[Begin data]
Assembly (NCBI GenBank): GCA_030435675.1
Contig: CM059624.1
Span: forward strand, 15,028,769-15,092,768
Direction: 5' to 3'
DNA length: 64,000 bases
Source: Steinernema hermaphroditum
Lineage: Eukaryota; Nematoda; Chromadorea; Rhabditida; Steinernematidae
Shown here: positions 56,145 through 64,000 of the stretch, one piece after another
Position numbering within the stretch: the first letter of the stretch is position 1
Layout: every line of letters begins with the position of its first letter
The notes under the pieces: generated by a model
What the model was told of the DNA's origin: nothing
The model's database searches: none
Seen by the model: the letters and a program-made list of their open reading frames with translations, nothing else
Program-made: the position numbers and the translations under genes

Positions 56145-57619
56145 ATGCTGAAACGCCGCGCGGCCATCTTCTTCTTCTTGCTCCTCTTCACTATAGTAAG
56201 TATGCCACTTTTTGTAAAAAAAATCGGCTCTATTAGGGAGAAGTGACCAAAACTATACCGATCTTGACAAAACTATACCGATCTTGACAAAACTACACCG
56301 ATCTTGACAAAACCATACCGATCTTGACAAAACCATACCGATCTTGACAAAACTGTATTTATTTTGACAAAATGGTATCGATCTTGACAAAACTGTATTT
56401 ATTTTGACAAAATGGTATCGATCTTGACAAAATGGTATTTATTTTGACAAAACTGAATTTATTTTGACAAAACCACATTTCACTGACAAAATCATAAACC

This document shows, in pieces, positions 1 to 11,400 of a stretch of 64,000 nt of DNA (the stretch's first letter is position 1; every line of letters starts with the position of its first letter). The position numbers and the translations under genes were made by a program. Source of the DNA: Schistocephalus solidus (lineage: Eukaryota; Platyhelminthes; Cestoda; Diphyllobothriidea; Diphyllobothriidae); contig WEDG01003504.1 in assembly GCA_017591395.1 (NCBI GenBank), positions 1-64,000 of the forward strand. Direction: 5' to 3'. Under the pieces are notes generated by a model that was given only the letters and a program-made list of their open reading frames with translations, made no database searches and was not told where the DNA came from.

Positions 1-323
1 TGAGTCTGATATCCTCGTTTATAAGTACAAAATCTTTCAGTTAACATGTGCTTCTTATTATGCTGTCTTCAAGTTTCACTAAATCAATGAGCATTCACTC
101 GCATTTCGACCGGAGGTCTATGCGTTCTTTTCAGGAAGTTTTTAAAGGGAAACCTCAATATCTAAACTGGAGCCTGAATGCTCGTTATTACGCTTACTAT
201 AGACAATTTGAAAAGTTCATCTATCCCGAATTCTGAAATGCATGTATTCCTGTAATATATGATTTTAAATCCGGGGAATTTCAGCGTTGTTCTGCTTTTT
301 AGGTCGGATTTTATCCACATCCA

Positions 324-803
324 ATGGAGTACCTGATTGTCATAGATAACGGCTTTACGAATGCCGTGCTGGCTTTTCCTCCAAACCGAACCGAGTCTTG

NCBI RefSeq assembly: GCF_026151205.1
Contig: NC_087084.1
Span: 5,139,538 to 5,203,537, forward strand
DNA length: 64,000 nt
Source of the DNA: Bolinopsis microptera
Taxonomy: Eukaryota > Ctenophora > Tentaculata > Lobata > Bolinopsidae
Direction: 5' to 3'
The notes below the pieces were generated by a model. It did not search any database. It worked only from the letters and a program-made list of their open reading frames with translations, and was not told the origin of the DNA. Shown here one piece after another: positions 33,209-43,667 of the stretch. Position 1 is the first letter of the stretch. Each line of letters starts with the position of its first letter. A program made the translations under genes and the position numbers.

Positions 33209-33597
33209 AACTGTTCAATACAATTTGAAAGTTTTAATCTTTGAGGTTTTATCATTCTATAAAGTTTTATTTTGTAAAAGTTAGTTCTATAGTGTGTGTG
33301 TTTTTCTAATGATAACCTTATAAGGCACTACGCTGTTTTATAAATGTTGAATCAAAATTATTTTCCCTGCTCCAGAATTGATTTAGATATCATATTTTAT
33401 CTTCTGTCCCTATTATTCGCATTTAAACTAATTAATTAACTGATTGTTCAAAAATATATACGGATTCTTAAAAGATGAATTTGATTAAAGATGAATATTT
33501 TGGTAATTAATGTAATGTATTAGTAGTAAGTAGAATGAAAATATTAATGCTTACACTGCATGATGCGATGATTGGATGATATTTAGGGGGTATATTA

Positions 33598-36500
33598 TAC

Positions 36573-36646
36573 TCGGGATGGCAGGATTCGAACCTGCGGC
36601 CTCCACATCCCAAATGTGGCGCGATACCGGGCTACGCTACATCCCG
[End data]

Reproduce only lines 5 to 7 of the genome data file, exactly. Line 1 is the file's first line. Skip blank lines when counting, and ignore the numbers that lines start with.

DNA length: 64,000 bases
Source: Steinernema hermaphroditum
Lineage: Eukaryota; Nematoda; Chromadorea; Rhabditida; Steinernematidae